Mumbai, Sep 29 (IANS): Maharashtra will soon get its first army museum and a state war memorial to commemorate the glorious achievements of the Indian Army and showcase the experiences of its bravery, prowess and restraint, Chief Minister Uddhav Thackeray announced on Wednesday.
Planned to come up in Mumbai, the museum - a part of which will be opened to public by August 15, 2022 - will be dedicated to the 75th anniversary of India's Independence.
The decision was announced after Thackeray presided over a meeting with GOC, Maharashtra, Gujarat and Goa area, Lt Gen S.K. Parashar and Brig Achalesh Shanker, BMC Commissioner I.S. Chahal, Principal Secretary, Urban Development, Bhushan Gagrani, CMO officials Ashish Kumar Singh, Vikas Kharge and others.
Thackeray directed the formation of an advisory and design committee with the participation of army officers to decide the look of the museum and what should be included in it.
He suggested that people visiting the museum should get information and a feel of how army bunkers look, the survival of soldiers in extreme weathers like minus degrees in Siachen Glacier or the walking through scorching deserts with heavy weapons, and the dense jungles.
The museum would highlight success stories of the heroism of the defence forces, the soldiers and officers from the state who participated and fought in various wars, display the weapons and ammunition, tanks, planes, boats, medals, uniforms and rank structure of the soldiers.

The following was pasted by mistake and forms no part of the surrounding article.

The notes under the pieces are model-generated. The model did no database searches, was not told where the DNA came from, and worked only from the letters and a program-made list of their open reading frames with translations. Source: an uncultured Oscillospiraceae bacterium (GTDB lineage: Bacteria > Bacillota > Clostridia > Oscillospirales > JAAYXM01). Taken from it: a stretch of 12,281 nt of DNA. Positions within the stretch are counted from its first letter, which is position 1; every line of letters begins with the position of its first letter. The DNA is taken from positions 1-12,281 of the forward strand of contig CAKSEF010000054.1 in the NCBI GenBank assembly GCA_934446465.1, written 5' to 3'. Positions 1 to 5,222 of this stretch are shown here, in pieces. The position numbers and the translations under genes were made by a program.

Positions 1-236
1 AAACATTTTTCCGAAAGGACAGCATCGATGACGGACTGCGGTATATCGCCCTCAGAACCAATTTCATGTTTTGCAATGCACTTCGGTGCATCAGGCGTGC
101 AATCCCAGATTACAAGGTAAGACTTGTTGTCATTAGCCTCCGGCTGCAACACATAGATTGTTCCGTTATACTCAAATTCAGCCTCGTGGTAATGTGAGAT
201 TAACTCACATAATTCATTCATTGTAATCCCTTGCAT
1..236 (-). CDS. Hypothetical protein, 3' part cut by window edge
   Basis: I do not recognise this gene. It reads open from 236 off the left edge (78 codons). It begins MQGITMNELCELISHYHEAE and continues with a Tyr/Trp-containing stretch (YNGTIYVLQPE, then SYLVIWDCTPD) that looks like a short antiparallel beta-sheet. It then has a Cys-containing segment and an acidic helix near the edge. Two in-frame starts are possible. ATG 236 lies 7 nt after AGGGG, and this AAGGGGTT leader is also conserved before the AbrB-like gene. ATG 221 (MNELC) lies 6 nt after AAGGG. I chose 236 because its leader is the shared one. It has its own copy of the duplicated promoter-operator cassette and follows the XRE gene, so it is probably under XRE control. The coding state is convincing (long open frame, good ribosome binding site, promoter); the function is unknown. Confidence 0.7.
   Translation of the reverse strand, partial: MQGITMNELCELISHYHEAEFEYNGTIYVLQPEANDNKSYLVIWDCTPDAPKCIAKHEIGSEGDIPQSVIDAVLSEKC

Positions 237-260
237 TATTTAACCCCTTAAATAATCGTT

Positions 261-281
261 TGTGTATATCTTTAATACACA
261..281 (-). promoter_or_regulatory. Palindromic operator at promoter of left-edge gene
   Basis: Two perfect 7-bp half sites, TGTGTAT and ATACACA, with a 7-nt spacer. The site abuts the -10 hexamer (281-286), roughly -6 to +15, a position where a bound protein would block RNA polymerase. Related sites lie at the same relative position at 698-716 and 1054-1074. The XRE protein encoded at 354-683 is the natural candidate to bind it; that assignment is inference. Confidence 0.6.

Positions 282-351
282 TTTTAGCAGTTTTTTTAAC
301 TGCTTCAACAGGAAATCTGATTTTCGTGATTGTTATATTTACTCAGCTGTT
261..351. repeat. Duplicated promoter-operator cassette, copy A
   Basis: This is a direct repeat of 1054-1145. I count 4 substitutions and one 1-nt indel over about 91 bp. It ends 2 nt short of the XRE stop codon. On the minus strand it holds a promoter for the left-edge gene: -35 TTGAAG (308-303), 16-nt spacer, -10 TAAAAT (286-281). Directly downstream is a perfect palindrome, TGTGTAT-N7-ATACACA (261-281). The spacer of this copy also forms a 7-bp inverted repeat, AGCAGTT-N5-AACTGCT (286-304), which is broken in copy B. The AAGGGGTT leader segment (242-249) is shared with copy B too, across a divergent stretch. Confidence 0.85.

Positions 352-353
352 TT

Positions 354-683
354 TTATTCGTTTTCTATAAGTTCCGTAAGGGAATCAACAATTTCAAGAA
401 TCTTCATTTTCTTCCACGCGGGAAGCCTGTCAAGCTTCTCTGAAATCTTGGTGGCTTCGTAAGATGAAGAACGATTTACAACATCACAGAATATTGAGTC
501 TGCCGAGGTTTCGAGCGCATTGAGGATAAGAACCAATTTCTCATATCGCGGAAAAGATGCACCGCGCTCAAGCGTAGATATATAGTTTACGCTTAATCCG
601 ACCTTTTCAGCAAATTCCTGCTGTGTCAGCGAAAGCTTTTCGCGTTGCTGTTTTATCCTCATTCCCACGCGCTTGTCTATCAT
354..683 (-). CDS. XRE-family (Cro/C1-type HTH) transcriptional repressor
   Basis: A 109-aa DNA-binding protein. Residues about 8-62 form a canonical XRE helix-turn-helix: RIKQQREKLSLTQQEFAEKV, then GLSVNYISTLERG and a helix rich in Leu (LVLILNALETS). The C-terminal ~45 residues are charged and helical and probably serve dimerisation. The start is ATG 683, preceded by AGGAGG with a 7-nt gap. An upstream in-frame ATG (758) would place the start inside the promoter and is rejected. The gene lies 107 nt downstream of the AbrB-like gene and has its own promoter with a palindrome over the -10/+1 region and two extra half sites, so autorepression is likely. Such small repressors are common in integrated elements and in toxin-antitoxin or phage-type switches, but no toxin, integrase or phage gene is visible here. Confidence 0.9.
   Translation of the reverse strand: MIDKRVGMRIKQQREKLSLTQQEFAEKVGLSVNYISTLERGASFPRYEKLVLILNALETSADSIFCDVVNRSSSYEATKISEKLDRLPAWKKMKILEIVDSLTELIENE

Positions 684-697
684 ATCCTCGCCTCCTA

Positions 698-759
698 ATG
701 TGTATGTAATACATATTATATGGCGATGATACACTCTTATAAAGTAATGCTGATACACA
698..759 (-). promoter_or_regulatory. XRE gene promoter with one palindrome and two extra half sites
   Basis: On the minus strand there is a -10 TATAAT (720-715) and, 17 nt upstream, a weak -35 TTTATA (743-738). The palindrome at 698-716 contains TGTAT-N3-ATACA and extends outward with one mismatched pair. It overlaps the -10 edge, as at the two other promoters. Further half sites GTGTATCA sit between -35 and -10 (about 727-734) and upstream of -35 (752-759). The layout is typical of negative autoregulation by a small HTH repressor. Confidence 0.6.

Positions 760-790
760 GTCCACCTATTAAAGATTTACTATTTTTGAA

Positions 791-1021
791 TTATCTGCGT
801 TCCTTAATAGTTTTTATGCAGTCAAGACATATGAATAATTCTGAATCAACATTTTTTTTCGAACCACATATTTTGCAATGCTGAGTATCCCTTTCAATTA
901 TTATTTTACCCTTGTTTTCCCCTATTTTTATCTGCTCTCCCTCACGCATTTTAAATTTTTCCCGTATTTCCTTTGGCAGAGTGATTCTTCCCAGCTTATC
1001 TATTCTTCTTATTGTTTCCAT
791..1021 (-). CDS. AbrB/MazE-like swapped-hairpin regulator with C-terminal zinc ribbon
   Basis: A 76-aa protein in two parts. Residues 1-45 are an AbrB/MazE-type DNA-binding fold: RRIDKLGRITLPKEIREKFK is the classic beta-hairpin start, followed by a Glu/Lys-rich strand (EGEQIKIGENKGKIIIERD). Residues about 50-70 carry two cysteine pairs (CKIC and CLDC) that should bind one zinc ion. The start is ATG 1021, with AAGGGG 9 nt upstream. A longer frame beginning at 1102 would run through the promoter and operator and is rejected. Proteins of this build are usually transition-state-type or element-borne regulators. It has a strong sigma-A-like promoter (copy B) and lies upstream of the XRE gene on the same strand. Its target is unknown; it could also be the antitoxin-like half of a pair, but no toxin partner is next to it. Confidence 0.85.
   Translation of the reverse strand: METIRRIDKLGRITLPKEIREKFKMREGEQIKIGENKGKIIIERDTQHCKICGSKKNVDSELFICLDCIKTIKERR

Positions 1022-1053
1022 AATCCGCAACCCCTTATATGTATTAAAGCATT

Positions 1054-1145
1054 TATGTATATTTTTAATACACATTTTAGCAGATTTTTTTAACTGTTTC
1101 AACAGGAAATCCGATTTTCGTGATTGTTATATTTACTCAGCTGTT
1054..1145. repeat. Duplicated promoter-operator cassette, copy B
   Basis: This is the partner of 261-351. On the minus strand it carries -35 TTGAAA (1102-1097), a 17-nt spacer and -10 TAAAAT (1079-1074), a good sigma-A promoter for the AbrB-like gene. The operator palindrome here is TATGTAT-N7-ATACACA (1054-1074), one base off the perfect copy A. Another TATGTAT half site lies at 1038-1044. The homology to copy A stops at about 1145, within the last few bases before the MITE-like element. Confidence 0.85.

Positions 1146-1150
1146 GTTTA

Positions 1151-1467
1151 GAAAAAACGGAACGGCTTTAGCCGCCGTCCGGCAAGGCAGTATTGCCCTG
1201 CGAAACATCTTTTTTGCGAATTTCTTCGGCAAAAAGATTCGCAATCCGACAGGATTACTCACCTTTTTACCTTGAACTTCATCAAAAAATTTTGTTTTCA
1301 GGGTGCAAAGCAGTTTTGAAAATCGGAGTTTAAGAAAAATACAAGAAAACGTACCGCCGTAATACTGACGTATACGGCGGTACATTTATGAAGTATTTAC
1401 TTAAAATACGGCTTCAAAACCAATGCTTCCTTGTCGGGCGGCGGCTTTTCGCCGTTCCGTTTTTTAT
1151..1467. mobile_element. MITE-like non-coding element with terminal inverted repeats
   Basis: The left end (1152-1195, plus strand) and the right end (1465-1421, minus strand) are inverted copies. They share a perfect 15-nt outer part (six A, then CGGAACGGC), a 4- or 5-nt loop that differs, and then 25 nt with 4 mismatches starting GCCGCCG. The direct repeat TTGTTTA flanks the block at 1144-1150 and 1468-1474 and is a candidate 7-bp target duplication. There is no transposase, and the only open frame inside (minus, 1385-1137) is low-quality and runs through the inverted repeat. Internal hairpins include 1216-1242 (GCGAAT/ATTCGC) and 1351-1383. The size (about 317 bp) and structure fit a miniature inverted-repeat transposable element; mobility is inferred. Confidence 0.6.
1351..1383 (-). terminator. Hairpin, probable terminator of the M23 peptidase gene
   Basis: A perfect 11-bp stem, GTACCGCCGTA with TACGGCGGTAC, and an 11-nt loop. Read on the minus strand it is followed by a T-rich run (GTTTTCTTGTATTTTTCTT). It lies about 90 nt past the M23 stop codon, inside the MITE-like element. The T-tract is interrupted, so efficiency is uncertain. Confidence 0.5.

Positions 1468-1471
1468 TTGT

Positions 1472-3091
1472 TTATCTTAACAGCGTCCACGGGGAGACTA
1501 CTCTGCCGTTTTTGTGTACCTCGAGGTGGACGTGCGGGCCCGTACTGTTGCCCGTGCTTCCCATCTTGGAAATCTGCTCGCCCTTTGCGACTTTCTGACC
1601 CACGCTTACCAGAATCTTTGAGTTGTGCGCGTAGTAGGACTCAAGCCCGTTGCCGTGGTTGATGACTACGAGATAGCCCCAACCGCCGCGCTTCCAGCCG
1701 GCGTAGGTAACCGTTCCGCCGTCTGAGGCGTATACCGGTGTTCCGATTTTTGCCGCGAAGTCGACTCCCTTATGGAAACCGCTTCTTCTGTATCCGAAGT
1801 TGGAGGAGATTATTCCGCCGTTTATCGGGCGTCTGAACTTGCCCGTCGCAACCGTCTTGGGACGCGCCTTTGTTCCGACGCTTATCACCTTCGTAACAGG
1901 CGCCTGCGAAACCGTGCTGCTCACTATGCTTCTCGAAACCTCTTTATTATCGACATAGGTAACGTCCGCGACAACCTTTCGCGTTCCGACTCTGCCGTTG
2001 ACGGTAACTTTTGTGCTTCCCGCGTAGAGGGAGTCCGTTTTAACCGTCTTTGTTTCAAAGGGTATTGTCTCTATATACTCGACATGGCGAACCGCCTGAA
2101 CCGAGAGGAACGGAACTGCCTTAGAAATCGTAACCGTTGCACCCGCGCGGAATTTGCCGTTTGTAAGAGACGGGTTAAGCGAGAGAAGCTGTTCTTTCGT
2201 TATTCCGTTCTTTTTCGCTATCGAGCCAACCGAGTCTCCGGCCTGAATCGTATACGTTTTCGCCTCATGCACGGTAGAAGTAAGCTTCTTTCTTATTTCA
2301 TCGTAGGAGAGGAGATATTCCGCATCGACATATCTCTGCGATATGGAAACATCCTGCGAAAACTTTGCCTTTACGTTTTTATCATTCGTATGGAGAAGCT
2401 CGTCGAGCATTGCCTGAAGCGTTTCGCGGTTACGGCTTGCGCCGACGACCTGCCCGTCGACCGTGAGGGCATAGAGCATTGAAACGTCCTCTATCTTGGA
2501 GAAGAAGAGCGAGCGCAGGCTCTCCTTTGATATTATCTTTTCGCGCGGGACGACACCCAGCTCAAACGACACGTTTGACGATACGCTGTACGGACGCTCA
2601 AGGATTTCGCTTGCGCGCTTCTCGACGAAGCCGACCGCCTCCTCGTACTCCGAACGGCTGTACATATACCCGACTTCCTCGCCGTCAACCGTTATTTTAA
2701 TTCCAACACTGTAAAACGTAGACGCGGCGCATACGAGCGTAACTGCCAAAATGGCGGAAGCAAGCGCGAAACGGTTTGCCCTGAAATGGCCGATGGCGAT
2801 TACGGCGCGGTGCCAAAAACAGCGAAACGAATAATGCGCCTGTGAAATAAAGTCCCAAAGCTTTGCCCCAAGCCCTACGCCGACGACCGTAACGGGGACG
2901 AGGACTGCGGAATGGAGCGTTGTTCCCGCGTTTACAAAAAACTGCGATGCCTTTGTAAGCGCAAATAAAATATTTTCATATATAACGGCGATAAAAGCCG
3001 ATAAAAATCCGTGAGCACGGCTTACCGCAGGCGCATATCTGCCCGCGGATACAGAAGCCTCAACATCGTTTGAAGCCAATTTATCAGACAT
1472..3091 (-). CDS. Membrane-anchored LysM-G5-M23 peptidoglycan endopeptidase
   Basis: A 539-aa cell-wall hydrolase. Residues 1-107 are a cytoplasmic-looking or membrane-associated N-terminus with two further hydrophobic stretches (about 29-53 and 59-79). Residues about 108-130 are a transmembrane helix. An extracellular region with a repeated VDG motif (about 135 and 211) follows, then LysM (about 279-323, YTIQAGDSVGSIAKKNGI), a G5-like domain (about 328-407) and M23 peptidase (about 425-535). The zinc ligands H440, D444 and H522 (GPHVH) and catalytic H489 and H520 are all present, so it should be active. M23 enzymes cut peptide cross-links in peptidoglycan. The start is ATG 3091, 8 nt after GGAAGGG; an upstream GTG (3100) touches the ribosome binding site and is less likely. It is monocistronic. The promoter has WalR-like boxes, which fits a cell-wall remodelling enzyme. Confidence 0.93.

Besides, there will be replicas of aircraft, boats, helicopters, tanks placed there with historical information about medal winners and their heroic exploits, and an amphitheater.
The CM directed an activity area for the youth to get information and guidance on physical fitness, motivate them to join the armed forces, along with some basic practical courses.
"A system should be in place to provide a rich and wholesome experience to the visitors and tourists through comprehensive information on the overall strength of the Indian Army and the defence forces," he urged.
Presently, Maharashtra has one full-fledged dedicated Cavalry Tanks Museum in Ahmednagar, said to be the first of its kind in Asia.
It has on display military tanks like the British Mark I, one of the earliest and devastating tanks used in the World War I, armored class of the type used by the Brigadier Reginald E. H. Dyer, notorious for the Jallianwala Bagh massacre, and the Stuart used by Indian Army at the Zojila Pass in 1948.